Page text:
Dollar General (DG 4.39%) share prices are well down for the past few weeks, and not surprisingly so. In addition to so-so quarterly results from its discount-retailing peers, Dollar General itself posted relatively disappointing preliminary Q4 results late last month. Same-store sales growth likely rolled in closer to 5.7% for the three-month stretch ending in early February, versus the company's previous guidance for growth of between 6% and 7%.

The stock's steep pullback, however, is ultimately a buying opportunity. And if you're going to capitalize on the opportunity, you might want to do so before the company posts its fourth-quarter numbers on Thursday, March 16. It's quite possible -- perhaps even likely -- the market will see Dollar General in a more bullish light by then. There are four key reasons this may end up being the case.

1. Dollar General's inventory woes are probably abating

Much like peers and rivals Target, Walmart, and Dollar Tree, Dollar General procured too much inventory last year in anticipation of a sales surge that never happened. End result? The retailer found itself sitting on more merchandise than it could effectively handle, with too much capital tied up in the wrong goods -- an opportunity cost.

DG Revenue (Quarterly) Chart

DG Revenue (Quarterly) data by YCharts

But if the inventory pare-back achieved by the aforementioned retailers is any indication, Dollar General achieved a similar result last quarter. That is, although it was likely a margin-crimping maneuver, the company is at least starting to rid itself of merchandise it doesn't need or want right now.

Investors should cheer this newfound fiscal (and logistical) flexibility.

2. Dollar General is built for this kind of tepid economic environment

Is the economy on the mend? Even the experts can't agree. But this indecision might ultimately point to a more nuanced reality: The rebound may merely be a tepid one, marked by continued relative comfort for the wealthy, and continued difficulty for middle- and below-middle-income households.

It's this very backdrop that plays right into the value-oriented hand Dollar General is holding. The store chain's appeal to below-average earners is relatively well documented. The company's average demographic, however, is changing. During the Q3 earnings call held in December, CEO Jeff Owen made a point of mentioning that Dollar General is drawing more customers earning as much as $100,000 per year. That metric jibes with a recent comment from Dollar Tree's CEO Mike Witynski, noting that most of its new customers live in households earning more than $80,000 per year.

Between the growing quest for value and the particular impact that weak economies have on lower-income households, Dollar General may be a core shopping staple for a huge number of consumers this year.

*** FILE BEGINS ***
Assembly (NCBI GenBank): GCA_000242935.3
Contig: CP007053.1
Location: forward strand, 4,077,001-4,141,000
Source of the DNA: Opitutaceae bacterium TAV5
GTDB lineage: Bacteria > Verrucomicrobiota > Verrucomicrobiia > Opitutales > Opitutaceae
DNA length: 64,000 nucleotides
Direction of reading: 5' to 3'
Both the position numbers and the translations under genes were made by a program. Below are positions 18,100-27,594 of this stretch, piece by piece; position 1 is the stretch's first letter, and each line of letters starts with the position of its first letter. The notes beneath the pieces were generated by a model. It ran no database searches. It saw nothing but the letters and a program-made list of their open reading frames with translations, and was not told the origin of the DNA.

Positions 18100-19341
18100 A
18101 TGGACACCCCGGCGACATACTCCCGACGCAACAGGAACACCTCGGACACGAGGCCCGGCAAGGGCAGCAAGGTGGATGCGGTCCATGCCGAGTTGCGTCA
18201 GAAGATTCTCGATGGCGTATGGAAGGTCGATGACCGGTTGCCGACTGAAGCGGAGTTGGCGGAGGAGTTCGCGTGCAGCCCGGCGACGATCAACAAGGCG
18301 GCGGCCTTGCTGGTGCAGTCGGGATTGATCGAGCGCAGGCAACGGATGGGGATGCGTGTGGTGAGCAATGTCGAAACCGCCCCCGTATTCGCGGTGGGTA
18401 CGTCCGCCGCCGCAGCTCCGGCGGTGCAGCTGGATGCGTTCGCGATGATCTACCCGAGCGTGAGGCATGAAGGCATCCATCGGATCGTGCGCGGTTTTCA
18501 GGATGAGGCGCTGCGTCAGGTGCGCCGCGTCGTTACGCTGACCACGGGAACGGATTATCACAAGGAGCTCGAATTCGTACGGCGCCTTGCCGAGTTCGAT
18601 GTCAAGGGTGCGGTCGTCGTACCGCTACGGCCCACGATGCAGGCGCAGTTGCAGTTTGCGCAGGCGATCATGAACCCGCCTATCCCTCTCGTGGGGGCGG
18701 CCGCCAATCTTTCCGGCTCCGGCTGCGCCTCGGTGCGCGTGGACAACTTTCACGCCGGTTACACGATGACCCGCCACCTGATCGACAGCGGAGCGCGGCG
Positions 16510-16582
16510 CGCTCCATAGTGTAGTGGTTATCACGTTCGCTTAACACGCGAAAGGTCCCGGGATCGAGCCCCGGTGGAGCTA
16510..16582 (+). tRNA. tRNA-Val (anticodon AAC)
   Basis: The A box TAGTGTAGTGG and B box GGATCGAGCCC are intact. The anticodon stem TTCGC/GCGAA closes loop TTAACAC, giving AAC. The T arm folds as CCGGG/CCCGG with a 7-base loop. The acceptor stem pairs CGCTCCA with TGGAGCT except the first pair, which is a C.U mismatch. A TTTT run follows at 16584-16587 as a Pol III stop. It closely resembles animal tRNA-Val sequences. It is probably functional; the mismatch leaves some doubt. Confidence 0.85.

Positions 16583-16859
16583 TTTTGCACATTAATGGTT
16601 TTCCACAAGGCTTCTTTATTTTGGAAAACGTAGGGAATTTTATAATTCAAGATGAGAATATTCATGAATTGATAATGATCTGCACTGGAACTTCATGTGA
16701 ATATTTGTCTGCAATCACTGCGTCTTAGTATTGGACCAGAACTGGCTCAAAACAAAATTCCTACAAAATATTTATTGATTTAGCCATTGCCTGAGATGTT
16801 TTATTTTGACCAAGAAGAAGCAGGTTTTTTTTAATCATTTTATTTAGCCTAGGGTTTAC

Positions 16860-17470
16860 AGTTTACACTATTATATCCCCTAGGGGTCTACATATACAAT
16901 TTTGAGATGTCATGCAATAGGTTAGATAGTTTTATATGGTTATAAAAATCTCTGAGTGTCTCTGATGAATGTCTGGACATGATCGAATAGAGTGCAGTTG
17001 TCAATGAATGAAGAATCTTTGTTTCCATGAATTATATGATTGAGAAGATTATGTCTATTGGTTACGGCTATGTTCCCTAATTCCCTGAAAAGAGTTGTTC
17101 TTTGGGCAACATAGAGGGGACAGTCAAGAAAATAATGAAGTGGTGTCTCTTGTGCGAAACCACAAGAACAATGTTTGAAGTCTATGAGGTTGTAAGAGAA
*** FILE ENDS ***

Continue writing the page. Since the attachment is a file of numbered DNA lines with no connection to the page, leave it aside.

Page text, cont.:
3. Dollar General's got plenty of growth-driving initiatives underway

Don't dismiss the potential of the growth initiatives the retailer is putting into -- and keeping -- in motion.

One of these projects is DG Fresh, which introduces more perishable groceries in the company's stores. Dollar General installed over 17,000 in-store coolers during the third quarter of last year, en route to what was expected to be the installation of 65,000 new coolers in 2022. Fresh produce is also already sold in over 3,000 Dollar General stores, with as many as 10,000 locales expected to eventually offer fresh fruits and vegetables.

These and other initiatives matter. Not only do they lead to potentially bigger ticket/transition sizes, they bring people into its stores that may not otherwise step foot in a Dollar General.

4. Dollar General likely topped Q4's earnings and sales estimates anyway

Finally (and statistically speaking), the discount store chain probably earned more than analysts are collectively expecting for the fourth quarter, as it has in 12 of its past 15 quarters. Look for a revenue beat as well.

Granted, the company is giving itself a leg up in this regard. Its preliminary fourth-quarter report dialed back its previous growth outlook for the three-month stretch in question. Dollar General had been calling for Q4 earnings of between $3.15 and $3.30 per share, but it warned shareholders late last month that the actual number would probably come in between $2.91 and $2.96 per share.

That seems relatively pessimistic, though, in light of Dollar General's recent maneuvering.

Underscoring this probability is the fact that Walmart, Target, and Dollar Tree already reported earnings beats for their most recently completed quarters, with Walmart and Dollar Tree doing so largely thanks to same-store sales growth that's better than the growth Dollar General says it's expecting for itself.

The spring is coiled for Dollar General

None of these four factors appears to be helping DG shares right now. As was noted, shares are well down for the past three months, with a big chunk of that setback taking shape in just the past two weeks -- after the company posted its preliminary fourth-quarter numbers.

This pullback, however, may be rooted in marketwide weakness and misguided perceptions more so than in Dollar General's plausible, probable current situation. The company's doing everything it's supposed to be doing, and it's doing it well. The upcoming fourth-quarter report only needs to remind investors this is the case, which could readily have the effect of prompting yet another sharp bounce.

And if that doesn't happen now, then it should at least happen soon. This certainly isn't a stock that stays down for very long, as investors eventually regain their faith in the chain's unique differentiation strategy.